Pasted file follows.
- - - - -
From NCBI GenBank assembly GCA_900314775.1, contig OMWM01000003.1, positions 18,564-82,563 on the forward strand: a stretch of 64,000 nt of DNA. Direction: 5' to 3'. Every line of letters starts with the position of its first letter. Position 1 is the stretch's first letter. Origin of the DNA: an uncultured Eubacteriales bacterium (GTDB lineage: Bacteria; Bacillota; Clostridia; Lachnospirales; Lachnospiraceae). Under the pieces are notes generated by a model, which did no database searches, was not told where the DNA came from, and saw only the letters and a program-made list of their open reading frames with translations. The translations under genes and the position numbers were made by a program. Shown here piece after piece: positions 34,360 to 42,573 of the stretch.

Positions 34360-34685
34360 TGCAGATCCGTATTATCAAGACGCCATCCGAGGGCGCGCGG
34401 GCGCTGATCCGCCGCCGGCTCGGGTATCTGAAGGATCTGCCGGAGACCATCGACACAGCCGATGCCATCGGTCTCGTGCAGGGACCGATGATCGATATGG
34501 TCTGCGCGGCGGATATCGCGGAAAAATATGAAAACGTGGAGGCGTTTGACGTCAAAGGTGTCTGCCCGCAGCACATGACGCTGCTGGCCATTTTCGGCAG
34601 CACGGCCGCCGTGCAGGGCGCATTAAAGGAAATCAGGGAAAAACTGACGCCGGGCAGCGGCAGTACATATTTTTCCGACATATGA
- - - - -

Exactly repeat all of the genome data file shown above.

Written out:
From NCBI GenBank assembly GCA_900314775.1, contig OMWM01000003.1, positions 18,564-82,563 on the forward strand: a stretch of 64,000 nt of DNA. Direction: 5' to 3'. Every line of letters starts with the position of its first letter. Position 1 is the stretch's first letter. Origin of the DNA: an uncultured Eubacteriales bacterium (GTDB lineage: Bacteria; Bacillota; Clostridia; Lachnospirales; Lachnospiraceae). Under the pieces are notes generated by a model, which did no database searches, was not told where the DNA came from, and saw only the letters and a program-made list of their open reading frames with translations. The translations under genes and the position numbers were made by a program. Shown here piece after piece: positions 34,360 to 42,573 of the stretch.

Positions 34360-34685
34360 TGCAGATCCGTATTATCAAGACGCCATCCGAGGGCGCGCGG
34401 GCGCTGATCCGCCGCCGGCTCGGGTATCTGAAGGATCTGCCGGAGACCATCGACACAGCCGATGCCATCGGTCTCGTGCAGGGACCGATGATCGATATGG
34501 TCTGCGCGGCGGATATCGCGGAAAAATATGAAAACGTGGAGGCGTTTGACGTCAAAGGTGTCTGCCCGCAGCACATGACGCTGCTGGCCATTTTCGGCAG
34601 CACGGCCGCCGTGCAGGGCGCATTAAAGGAAATCAGGGAAAAACTGACGCCGGGCAGCGGCAGTACATATTTTTCCGACATATGA